The Testing of ‘Georgie’ Stephanopoulos

Early in The War Room , D.A. Pennebaker’s behind-the-scenes documentary of Bill Clinton’s 1992 Presidential campaign, a mop-headed George Stephanopoulos appears on screen, sitting on the set of ABC’s This Week With David Brinkley . The campaign was on the verge of a meltdown-Gennifer Flowers had gone public with her story of a 12-year affair with Mr. Clinton, and the candidate was fending off charges he’d dodged the Vietnam draft. Sam Donaldson put the tough question to Mr. Stephanopoulos: What about Mr. Clinton’s “character problem”?

“Governor Clinton has no character problem,” Mr. Stephanopoulos shot back. Then he went into attack mode: “Bill Clinton has passed his character test throughout his life and this campaign, and he’s shown what he’s going to do in this campaign is focus on what’s important to real people.” Even Mr. Donaldson, the Sunday morning pit bull, was quiet for a moment. In fiercely defending Mr. Clinton’s image, the young Mr. Stephanopoulos was building his own: He was cocky, charming, loyal and hardheaded in the best ways.

On Feb. 8, in those same ABC studios in Washington, D.C., with Sam Donaldson again at his side, Mr. Stephanopoulos appeared an inversion of his former self. His hair a little poofier, his gaunt face showing the wear of the five stressed-out years since that early performance on This Week , Mr. Stephanopoulos, in his new role as an ABC News “analyst,” was telling the audience that the White House was preparing a new defense in the Monica Lewinsky scandal. “What I’ll call the Ellen Rometsch strategy,” he said.

“She was a girlfriend of John F. Kennedy who also happened to be an East German spy,” Mr. Stephanopoulos explained. “And Robert Kennedy was charged with getting her out of the country and also getting John Edgar Hoover to go to the Congress and say, don’t investigate this because if you do, we’re going to open up everybody’s closets.”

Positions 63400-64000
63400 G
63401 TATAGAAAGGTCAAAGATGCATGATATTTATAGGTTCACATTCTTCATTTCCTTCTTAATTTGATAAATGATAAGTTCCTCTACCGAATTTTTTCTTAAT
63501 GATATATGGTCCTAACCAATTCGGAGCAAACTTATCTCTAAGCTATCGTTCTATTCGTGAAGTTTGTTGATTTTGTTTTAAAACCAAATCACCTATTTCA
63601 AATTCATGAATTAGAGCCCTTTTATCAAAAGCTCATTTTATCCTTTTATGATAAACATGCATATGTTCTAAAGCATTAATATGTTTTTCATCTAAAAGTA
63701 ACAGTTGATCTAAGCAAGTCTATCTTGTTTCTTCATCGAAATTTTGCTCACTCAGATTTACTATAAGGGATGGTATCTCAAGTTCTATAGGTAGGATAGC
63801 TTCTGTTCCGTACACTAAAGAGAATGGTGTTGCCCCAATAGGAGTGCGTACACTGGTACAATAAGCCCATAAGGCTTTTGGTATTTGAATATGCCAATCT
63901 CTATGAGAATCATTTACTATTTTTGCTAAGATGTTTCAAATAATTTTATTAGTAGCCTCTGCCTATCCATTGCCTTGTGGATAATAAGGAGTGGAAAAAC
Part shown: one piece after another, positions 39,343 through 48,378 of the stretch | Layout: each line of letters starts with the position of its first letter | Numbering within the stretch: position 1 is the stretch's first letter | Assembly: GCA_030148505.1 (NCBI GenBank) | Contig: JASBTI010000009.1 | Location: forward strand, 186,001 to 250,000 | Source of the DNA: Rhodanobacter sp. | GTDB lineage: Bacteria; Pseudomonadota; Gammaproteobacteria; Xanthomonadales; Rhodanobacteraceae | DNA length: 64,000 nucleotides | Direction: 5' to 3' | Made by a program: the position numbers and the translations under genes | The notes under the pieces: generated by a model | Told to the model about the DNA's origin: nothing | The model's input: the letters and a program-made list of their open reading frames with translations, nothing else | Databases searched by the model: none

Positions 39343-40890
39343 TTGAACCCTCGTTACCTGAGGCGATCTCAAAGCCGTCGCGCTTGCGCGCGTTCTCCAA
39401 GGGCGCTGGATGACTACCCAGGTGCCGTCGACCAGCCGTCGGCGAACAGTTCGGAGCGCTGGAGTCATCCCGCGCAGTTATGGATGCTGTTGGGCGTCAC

Even George Will had to laugh: “Monica Lewinsky is an East German spy?”

Mr. Stephanopoulos came back with a theory. “The President said he would never resign,” he said gravely. “And I think some around him are willing to take everybody down with him.”

This was the latest in a series of dire on-air pronouncements by Mr. Stephanopoulos. On the set of This Week With Sam and Cokie , he has described himself as “heartbroken by the evidence that is coming out”; declared Mr. Clinton “in big trouble”; and predicted that the President would “have to either apologize or admit mistakes.” And it was Mr. Stephanopoulos, in an early appearance on Good Morning America , who was among the first commentators to mention the I-word-impeachment-giving urgency to a murky story. Taken as a whole, Mr. Stephanopoulos’ performance in the last weeks has been a kind of media-age Oedipus story-he seems unable to create a new identity without destroying every vestige of the old.

The extended family of Clinton loyalists are divided in their judgments of their wayward son “Georgie,” as they like to call him. A longtime adviser to the Clintons said that the President and First Lady Hillary Rodham Clinton “are taken aback and unhappy” about Mr. Stephanopoulos’ commentary. Another stated unequivocally that Mr. Stephanopoulos has “cashed in” his connections to the President and is telling his new masters at ABC exactly what they want to hear. “It’s all about George,” the Clinton partisan said.